Question. reuploaded due to it being cut off the first time Made this because my comments were thumbed down when I said "the hammer" and explained why
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Question

reuploaded due to it being cut off the first time

Made this because my comments were thumbed down when I said "the hammer" and explained why

+1
Views: 3006
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Submitted: 01/19/2013
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+2
#10 - zmbz **User deleted account** has deleted their comment [+] (12 replies)
#45 - princessharry (01/21/2013) [+] (5 replies)
Simple thought experiment here for you. Only equations you need are F = GMm/r^2 and a = F/m

Two spheres alone in the universe, both mass of 2 kg, 1 m apart
In another parallel universe, both have a mass of 4 kg, 1 m apart

In which universe would the spheres take less time to collide due to the force of gravity between them?

Id say it would be the more massive spheres because the force between them is larger and things with larger gravity attract other things more strongly right? ... until I do the maths.

Assume G=1 because its common to both equations so doesn't actually matter.

universe 1 F=(1x2x2)/1^2 = 4 then use a = f/m so 4/2 = 2 m/s^2
universe 2 F=(1x4x4)/1^2 = 8 then use a = f/m so 8/4 = 2 m/s^2

even if both bodies are free to move, still hit each other at same time, just to prove a point, blow the mass of the spheres to that of a star: 2x10^30

F=(1 x 2x10^30 x 2x10^30)/1^2 = 4x10^60 then a=f/m so 4x10^60/ 2x10^30 = 2 m/s^2.

Intuition can be a bitch sometimes.

#7 - ClicheUsername (01/20/2013) [+] (18 replies)
Have you ever even taken physics?

Gravity works the same on all objects, regardless of the mass of the object. No object has more gravity than another and gravity is an acceleration, not a force.

And you cant say that the hammer has a greater acceleration of gravity because that is constant, it may have a larger force of gravity, but that is based off of the acceleration of gravity and the mass of the object.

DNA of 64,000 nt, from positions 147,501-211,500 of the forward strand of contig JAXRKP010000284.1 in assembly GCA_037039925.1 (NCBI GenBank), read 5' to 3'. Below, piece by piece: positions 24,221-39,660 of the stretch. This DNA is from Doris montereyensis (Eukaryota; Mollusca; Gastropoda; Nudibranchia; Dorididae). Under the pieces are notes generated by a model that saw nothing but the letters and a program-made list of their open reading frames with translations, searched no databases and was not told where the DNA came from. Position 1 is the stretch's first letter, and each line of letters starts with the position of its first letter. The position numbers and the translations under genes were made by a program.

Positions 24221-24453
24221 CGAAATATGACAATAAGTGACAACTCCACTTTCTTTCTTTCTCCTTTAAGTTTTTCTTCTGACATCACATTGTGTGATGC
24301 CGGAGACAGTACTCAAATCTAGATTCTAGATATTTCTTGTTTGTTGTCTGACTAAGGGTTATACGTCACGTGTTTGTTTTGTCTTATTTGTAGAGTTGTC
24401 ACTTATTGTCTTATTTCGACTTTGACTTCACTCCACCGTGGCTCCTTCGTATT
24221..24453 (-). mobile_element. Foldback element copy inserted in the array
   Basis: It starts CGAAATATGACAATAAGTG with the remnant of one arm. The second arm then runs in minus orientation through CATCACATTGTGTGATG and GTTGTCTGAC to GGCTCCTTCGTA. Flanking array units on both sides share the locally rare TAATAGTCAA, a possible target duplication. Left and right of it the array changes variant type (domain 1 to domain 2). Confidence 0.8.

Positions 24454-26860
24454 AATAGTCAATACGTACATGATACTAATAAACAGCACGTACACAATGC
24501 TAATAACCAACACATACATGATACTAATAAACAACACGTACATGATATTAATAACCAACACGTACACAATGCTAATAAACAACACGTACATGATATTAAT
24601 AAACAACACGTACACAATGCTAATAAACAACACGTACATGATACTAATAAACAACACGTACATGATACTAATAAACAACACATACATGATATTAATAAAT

It boils down to the acceleration of gravity acts on all objects the same so the hammer and feather would hit the surface of the moon at the same time because there is no air resistance causing the feather to sway back and forth. The air resistance is based off the composition of each object and the surface area.

Try dropping a flat sheet of paper and a crumbled sheet of paper in a ball. Same mass and the same acceleration of gravity working on each, but the air resistance working on the flat sheet of paper causes it to sway and hit the ground after the crumbled piece.
#27 to #21 - ClicheUsername (01/20/2013) [-]
But...it is still wrong. Your theory has the Earth or Moon moving towards objects faster than others. Youre basically saying that the Earth will move faster towards a 10 kg object dropped in the US compared to a 5 kg object in Russia and even slower towards a 2 kg object in Australia.

Now, does that make any sense what so ever?
User avatar #1 - bahbumfuck (01/19/2013) [-]
TL;DR version: Hammers are heavy
#58 - Womens Study Major (02/23/2013) [-]
This is correct but the difference is tiny. For the sake of not confusing people you would generally say that they land at the same time because it demonstrates the principle that gravity increases according to mass but mass requires more force to accelerate so acceleration is constant without friction.